Toward a Multiparty System?

  • Vera Tolz


Today, the political landscape in every former union republic is marked by the existence of different political parties. In Russia, and in the majority (but not all) of the republics, the Communist Party of the Soviet Union (CPSU) seems to be defeated; its central organs (the Politburo and the Central Committee) have been dissolved. However, the members of the nomenklatura still maintain a grip over many parts of the former Soviet Union, albeit under different guises.


Political Party Communist Party Democratic Party Political Group Public Association 
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  1. 5.
    Seweryn Bialer, “The Changing Soviet political System: The Nineteenth Party Conference and After,” in Seweryn Bialer, ed., Politics, Society and Nationality Inside Gorbachev’s Russia, (Boulder, 1989), p. 193.Google Scholar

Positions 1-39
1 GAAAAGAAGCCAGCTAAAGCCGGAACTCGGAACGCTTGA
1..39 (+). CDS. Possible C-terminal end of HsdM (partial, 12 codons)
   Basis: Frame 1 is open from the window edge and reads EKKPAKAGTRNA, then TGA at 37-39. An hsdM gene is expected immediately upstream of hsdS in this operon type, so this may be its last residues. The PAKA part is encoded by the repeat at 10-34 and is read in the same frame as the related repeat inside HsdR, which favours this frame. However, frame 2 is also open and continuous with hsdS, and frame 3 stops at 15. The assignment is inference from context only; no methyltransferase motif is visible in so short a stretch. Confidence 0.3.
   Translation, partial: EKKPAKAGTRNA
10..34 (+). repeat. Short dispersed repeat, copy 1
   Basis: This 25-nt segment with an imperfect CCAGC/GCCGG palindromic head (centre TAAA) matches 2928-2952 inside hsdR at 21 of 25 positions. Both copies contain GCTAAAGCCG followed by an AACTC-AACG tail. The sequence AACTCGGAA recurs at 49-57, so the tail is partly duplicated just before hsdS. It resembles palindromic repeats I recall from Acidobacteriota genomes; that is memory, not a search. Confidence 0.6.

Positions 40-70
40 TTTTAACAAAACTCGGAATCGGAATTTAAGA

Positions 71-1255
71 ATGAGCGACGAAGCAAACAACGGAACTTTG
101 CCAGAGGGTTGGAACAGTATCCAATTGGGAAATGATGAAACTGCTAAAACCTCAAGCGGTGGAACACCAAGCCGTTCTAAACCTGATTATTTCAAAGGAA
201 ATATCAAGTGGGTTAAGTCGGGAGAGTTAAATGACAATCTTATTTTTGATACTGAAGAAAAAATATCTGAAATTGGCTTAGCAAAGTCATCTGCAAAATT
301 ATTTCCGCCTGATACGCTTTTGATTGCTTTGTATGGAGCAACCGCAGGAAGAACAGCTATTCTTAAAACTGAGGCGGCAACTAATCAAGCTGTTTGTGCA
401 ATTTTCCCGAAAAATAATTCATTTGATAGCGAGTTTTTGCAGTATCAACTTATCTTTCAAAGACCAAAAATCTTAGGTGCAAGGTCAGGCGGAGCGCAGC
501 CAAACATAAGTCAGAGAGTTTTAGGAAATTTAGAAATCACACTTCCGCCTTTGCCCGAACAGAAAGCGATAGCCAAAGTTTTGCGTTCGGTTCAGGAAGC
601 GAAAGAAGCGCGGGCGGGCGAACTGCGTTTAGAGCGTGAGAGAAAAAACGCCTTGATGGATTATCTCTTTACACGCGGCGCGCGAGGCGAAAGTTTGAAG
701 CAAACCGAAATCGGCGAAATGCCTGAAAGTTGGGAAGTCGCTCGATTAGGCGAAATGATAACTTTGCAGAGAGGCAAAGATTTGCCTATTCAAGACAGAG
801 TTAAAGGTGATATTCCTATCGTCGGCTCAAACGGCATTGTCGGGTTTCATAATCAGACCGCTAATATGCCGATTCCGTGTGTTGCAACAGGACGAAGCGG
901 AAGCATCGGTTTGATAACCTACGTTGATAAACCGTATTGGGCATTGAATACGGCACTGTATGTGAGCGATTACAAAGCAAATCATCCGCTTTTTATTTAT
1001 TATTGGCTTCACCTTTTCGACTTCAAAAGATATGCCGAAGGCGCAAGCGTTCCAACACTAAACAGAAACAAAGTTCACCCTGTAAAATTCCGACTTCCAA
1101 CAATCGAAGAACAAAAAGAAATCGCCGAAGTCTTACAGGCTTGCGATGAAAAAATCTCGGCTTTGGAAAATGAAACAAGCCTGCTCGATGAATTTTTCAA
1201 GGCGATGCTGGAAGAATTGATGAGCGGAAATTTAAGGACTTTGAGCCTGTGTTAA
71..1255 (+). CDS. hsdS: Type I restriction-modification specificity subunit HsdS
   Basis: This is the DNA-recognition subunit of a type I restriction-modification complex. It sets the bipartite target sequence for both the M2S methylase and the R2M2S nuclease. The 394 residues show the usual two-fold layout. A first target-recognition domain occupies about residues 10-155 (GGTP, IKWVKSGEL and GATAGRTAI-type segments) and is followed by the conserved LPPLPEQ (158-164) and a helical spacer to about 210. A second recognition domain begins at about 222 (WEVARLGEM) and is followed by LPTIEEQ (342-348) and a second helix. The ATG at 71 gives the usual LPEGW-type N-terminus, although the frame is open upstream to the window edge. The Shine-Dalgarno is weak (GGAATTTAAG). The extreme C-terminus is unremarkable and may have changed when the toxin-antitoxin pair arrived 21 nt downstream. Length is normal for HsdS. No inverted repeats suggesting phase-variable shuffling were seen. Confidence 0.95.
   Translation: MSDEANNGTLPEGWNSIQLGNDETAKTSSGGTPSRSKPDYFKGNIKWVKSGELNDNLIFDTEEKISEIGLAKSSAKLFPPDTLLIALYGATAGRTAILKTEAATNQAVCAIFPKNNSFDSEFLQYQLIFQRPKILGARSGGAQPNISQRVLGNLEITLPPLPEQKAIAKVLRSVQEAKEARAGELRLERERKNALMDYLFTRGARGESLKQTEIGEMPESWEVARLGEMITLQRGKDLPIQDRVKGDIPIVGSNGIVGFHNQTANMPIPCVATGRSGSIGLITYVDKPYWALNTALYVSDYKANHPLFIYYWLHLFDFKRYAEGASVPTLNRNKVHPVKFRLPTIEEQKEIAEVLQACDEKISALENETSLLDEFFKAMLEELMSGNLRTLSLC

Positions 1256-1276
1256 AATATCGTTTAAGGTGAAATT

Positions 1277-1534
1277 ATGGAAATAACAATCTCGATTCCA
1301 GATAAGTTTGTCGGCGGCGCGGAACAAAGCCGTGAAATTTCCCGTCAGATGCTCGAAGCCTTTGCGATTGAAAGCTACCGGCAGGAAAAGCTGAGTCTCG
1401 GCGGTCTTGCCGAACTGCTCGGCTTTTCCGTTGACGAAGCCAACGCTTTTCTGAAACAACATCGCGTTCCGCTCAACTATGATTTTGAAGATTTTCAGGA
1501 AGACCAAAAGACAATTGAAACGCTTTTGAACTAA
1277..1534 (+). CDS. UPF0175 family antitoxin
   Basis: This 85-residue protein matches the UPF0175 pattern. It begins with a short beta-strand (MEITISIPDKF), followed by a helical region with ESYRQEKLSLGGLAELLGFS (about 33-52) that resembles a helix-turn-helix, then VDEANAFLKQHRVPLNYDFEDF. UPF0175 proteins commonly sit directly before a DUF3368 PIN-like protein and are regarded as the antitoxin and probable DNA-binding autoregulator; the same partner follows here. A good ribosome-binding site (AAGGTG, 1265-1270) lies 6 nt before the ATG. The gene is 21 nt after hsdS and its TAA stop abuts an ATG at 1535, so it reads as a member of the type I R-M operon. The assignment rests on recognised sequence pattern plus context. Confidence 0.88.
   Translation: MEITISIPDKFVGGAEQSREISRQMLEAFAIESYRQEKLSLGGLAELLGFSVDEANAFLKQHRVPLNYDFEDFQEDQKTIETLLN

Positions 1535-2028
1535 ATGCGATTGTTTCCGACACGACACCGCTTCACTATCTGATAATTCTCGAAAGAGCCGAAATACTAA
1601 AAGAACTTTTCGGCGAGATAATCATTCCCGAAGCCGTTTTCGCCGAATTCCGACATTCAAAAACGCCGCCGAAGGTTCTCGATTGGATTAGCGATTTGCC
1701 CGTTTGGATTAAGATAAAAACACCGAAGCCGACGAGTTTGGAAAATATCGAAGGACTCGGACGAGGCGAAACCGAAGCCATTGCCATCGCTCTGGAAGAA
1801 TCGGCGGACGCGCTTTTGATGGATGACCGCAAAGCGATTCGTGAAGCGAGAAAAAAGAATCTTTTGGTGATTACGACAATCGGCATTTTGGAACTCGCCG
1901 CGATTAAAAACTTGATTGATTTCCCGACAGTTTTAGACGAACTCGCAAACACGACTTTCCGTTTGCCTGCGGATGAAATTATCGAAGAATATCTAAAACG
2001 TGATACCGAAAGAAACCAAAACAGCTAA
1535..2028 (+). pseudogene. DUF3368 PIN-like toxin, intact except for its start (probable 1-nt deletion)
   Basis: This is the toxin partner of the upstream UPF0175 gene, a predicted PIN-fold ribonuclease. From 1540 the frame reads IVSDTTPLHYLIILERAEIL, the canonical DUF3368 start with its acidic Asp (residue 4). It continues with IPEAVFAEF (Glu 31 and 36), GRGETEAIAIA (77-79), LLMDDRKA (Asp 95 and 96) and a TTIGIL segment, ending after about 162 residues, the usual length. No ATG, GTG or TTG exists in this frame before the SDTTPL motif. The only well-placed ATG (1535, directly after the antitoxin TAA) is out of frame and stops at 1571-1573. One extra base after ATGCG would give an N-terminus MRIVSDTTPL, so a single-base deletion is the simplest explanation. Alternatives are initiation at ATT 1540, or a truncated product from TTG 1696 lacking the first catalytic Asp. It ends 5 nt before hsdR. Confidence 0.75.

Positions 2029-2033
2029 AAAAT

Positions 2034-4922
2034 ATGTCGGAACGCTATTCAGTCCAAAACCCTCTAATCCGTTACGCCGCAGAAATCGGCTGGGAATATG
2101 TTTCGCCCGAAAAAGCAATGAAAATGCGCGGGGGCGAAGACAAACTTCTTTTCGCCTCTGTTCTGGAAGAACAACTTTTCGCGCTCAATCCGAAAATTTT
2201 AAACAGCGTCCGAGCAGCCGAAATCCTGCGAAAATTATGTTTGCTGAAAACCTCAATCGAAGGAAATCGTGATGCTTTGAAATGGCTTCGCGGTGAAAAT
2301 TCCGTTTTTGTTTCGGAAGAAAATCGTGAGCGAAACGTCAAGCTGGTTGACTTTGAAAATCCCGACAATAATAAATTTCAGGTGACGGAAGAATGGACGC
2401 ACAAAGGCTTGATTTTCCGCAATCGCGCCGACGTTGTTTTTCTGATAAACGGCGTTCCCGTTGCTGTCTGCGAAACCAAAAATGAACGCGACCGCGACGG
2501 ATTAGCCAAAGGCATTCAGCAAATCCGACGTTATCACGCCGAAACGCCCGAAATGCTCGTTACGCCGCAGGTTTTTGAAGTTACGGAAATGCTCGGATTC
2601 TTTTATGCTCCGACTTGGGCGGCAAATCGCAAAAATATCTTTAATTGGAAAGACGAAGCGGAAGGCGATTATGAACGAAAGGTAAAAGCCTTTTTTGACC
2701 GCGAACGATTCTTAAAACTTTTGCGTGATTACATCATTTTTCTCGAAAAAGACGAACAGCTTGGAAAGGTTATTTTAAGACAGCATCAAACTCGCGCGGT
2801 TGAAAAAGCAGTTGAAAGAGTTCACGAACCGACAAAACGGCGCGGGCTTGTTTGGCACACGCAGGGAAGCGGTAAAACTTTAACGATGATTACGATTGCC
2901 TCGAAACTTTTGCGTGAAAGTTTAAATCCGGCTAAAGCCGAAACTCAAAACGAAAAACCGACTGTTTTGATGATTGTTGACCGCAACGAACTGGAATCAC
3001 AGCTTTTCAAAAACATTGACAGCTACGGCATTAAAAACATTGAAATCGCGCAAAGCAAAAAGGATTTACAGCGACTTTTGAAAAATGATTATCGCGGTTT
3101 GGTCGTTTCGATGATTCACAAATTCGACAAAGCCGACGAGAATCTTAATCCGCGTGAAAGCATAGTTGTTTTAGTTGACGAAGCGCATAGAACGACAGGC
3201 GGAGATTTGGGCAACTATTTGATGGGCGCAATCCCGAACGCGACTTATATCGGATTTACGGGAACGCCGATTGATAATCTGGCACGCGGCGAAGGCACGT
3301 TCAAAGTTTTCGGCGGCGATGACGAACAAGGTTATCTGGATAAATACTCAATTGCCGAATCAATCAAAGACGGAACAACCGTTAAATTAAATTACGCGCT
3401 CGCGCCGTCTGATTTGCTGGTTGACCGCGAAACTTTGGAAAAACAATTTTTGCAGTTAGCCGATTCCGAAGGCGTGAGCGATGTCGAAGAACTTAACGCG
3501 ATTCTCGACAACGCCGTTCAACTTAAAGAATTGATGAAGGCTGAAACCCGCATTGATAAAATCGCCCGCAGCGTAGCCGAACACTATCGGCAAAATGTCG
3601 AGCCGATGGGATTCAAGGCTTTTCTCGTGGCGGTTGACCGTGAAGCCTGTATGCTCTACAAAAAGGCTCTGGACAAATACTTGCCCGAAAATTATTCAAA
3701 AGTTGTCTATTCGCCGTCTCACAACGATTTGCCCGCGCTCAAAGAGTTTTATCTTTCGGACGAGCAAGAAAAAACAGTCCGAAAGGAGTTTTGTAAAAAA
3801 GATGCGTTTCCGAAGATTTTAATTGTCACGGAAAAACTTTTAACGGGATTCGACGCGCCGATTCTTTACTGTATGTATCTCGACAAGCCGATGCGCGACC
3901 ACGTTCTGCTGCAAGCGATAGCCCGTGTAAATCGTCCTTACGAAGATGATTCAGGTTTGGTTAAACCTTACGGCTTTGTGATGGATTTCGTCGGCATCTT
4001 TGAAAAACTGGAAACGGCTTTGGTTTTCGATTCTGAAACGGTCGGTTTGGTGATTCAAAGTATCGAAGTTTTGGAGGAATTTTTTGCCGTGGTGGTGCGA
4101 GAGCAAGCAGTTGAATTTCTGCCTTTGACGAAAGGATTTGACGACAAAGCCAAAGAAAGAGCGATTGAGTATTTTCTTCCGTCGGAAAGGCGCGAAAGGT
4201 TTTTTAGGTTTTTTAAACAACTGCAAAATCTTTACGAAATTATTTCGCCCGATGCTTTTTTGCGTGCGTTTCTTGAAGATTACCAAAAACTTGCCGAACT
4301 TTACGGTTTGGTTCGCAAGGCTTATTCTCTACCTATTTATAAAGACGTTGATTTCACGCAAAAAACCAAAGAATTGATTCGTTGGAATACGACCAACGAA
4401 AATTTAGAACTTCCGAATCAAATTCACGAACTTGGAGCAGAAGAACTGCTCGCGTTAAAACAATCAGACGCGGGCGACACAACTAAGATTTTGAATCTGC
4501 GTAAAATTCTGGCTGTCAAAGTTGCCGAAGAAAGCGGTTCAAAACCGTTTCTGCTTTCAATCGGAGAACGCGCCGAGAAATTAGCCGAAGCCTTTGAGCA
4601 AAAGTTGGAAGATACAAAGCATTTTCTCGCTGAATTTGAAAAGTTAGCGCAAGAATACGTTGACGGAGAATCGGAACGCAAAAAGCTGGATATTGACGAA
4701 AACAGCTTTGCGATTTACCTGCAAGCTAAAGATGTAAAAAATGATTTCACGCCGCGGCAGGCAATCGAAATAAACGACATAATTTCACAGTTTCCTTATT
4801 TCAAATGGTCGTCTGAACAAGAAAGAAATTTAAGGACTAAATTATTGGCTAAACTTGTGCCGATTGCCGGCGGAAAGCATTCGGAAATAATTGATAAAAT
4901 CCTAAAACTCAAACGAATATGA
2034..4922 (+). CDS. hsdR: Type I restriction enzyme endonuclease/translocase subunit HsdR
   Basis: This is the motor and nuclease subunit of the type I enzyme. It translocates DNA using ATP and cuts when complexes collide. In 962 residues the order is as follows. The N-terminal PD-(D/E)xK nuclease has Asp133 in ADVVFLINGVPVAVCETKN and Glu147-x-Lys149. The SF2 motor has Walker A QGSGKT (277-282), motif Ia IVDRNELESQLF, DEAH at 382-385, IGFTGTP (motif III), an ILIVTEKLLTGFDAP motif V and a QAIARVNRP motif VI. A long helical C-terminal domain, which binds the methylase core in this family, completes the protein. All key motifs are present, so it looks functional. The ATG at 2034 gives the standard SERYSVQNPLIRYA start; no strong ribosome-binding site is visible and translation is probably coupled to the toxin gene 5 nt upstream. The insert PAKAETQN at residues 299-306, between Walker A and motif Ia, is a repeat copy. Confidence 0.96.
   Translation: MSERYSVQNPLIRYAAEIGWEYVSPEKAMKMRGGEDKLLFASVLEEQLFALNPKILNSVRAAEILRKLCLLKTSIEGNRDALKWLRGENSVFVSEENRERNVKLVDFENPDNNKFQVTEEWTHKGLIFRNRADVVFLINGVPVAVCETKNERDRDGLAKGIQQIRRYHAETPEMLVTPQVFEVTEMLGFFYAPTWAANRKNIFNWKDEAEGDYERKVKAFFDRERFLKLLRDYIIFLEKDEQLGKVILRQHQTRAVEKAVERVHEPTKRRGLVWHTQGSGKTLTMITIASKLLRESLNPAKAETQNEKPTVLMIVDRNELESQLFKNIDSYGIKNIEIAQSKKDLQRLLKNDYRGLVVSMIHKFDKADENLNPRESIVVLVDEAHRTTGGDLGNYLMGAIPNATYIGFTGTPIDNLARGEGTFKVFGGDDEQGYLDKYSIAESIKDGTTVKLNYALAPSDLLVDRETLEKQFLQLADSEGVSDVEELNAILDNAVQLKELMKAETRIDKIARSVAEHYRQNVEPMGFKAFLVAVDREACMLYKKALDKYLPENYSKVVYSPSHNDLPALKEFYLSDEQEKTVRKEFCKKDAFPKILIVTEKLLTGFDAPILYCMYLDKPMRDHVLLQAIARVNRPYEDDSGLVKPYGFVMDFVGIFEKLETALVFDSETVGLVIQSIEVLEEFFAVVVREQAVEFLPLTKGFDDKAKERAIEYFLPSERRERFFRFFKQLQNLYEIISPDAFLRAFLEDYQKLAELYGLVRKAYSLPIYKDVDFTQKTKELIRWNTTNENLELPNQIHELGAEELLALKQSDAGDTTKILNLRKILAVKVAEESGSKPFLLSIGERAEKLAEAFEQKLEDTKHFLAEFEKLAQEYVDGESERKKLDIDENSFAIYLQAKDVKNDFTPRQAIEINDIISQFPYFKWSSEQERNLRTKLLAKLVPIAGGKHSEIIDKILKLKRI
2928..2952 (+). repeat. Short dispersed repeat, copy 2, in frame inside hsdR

2. 6.
    John Gooding, “Gorbachev and Democracy,” Soviet Studies 42, no. 2 (April 1990), pp. 195–231.CrossRefGoogle Scholar
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    M. S. Gorbachev, Izbrannye Rechi i Stat’i 4 (Moscow, 1988), pp. 49–50.Google Scholar
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    See Vera Tolz, The USSR’s Emerging Multiparty System (New York and London: Praeger Publishers, 1990), pp. 16–17.Google Scholar

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© Institute for the Study of Conflict, Ideology & Policy 1992

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  • Vera Tolz

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